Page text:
A former British soldier who runs an animal shelter in Kabul was caught in the “chaos” after a series of blasts ripped through the Hamid Karzai International Airport on Thursday. Paul ‘Pen’ Farthing, who was trying to leave Afghanistan along with his staff and hundreds of dogs and cats, is now being assisted by the UK government to leave the country.
Britain’s Ministry of Defence confirmed in a statement on Friday: “Pen Farthing and his pets were assisted through the system at Kabul airport by the UK Armed Forces. They are currently being supported while he awaits transportation. On the direction of the Defence Secretary, clearance for their charter flight has been sponsored by the UK Government.”
Farthing, who runs an NGO called Nowzad, had previously tweeted that he and his team had entered the airport perimetre, but were turned away after US President Joe Biden “changed the paperwork rules”. He explained that US clearance was sought as they “control the airport (internally) so it trumped the British paperwork we had”.
Farthing, in a tweet that went viral on social media, said, “Went through hell to get there and we were turned away into the chaos of those devastating explosions.”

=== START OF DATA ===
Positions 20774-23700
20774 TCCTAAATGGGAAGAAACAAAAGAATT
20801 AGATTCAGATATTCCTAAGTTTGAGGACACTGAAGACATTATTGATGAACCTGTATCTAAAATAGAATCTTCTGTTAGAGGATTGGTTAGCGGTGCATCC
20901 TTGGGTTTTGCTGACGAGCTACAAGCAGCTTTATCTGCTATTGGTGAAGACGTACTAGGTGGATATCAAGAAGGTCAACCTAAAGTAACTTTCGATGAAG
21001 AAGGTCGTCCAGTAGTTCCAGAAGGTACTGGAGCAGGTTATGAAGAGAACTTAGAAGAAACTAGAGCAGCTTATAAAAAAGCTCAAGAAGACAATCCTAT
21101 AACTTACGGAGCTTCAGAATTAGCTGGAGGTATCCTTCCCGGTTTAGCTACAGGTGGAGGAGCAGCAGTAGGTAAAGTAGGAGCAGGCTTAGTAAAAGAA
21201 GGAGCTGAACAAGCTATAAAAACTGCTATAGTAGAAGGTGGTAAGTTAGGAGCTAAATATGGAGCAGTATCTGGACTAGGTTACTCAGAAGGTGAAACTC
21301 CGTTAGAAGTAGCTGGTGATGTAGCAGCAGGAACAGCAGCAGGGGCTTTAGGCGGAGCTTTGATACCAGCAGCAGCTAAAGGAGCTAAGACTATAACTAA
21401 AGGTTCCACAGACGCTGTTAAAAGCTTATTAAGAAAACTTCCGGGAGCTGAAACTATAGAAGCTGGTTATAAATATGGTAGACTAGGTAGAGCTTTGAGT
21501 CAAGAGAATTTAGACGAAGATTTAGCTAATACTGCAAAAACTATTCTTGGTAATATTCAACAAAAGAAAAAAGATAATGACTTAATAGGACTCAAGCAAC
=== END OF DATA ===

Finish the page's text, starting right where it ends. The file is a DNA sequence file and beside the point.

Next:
The whole team & dogs/cats were safely 300m inside the airport perimeter. We were turned away as @JoeBiden @POTUS had changed paperwork rules just 2 hours earlier. Went through hell to get there & we were turned away into the chaos of those devastating explosions. #OperationArk
— Pen Farthing (@PenFarthing) August 27, 2021
“All of a sudden we heard gunshots and our vehicle was targeted, had our driver not turned around he would have been shot in the head by a man with an AK-47,” Farthing later told Britain’s Press Association news agency.
The team is safe but still in Afghanistan. We cannot believe what happened yesterday. 💔 https://t.co/eqFx3dJHY0
— NOWZAD (@Nowzad) August 27, 2021Subscriber Only Stories
Farthing had got a privately-funded flight to relocate his pets, but was told by British Defence Secretary Ben Wallace that pets could not take priority over the evacuations of humans. His mission, which came to be known as ‘Operation Ark’, had generated much sympathy.